Ryanair 737, Credit: Wikimedia
Ryanair has pulled its bid to acquire bankrupt Italian flag carrier Alitalia as the Irish discount carrier removes all “management distractions” amidst a raging battle between crew and management.
Ryanair has had to cancel nearly 20,000 flights affecting over 715,000 passengers due to a pilot vacation scheduling gaffe that has left flights understaffed or not staffed at all. To make matters even worse for management, Ryanair pilots and crew have used the spotlight of the scheduling fiasco to push for various concessions, such as better pay, permanent employment contracts, and unionization. In the midst of the current chaos befalling Ryanair, the focus of Ryanair executives is squarely on resolving the pilot scheduling crisis and management’s strained relations with crew.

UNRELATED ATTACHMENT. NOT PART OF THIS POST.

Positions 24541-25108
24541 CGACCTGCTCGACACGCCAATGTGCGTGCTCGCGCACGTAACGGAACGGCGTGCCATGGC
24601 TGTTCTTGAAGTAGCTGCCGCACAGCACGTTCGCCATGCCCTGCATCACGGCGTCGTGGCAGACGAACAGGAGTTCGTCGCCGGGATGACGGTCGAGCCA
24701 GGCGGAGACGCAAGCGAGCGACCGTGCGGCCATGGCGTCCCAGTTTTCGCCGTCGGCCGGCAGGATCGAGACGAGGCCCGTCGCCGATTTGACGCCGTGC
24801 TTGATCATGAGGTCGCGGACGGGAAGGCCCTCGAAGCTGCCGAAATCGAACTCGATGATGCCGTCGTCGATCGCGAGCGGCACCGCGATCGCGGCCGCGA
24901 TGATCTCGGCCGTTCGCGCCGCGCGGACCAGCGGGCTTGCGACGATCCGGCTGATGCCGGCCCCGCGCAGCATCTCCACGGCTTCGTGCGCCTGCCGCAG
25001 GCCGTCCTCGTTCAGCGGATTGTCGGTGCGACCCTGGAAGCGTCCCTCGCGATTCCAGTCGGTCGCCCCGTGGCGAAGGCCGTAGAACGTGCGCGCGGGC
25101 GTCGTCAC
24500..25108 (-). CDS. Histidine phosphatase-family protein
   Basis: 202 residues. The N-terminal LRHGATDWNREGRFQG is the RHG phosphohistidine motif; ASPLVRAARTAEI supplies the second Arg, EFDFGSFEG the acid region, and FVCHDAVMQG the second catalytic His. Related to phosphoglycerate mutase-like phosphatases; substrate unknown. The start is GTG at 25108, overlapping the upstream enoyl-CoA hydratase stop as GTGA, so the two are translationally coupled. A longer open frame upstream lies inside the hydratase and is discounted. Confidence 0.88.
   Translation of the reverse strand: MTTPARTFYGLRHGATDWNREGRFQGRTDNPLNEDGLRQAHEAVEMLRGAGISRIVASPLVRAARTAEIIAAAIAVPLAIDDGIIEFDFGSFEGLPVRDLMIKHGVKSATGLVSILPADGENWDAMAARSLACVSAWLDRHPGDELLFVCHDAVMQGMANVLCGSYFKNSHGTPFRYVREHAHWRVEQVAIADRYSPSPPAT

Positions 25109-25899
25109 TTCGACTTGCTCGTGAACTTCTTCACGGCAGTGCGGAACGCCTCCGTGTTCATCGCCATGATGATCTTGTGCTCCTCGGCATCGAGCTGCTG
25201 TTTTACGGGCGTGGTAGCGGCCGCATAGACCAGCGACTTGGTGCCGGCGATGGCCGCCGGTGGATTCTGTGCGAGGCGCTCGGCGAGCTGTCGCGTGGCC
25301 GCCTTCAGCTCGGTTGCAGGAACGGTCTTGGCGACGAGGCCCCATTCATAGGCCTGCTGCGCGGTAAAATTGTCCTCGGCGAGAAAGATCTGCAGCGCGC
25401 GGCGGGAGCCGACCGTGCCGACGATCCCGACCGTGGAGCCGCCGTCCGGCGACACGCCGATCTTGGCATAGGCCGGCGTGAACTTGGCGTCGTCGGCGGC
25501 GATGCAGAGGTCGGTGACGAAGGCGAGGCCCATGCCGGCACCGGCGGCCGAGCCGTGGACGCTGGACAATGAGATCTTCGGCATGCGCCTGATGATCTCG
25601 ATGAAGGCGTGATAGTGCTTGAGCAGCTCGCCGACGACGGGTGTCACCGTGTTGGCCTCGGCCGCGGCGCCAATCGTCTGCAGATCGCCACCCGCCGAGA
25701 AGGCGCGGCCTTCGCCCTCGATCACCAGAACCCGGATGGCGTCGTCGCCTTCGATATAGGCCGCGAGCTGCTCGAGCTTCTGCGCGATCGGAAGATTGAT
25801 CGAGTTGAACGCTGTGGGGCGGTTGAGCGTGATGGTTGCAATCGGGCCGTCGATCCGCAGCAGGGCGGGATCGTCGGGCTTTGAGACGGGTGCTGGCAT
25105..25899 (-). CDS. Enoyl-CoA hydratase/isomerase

This past May, Alitalia collapsed into bankruptcy and was put up for auction by the Italian government. In September, O’Leary revealed Ryanair’s surprising bid to acquire a majority of Alitalia’s assets, including all of the airline’s long-haul aircraft along with maintenance workers and crew. For an all-737 short-haul low cost carrier, it was an odd proposal. It was generally industry consensus that outside airlines would bid for Alitalia’s attractive assets while avoiding Alitalia’s inefficient operation and bloated cost base.
While Ryanair has pulled out of the running for Alitalia, Italy still presents a major growth opportunity for Ryanair. In the past few months, Ryanair has ramped up frequencies and added flights at Milan Malpensa and Rome. Ryanair is also testing its new connecting platform in Italy. Ryanair currently holds around a 24% market share in Italy by total airport seat capacity with a goal of a 37% share in the coming years.
Around eighteen airlines have expressed interest in acquring parts of Alitalia, including IAG, easyJet, and Lufthansa. Bidders have until October 16th to place binding offers for Alitalia.
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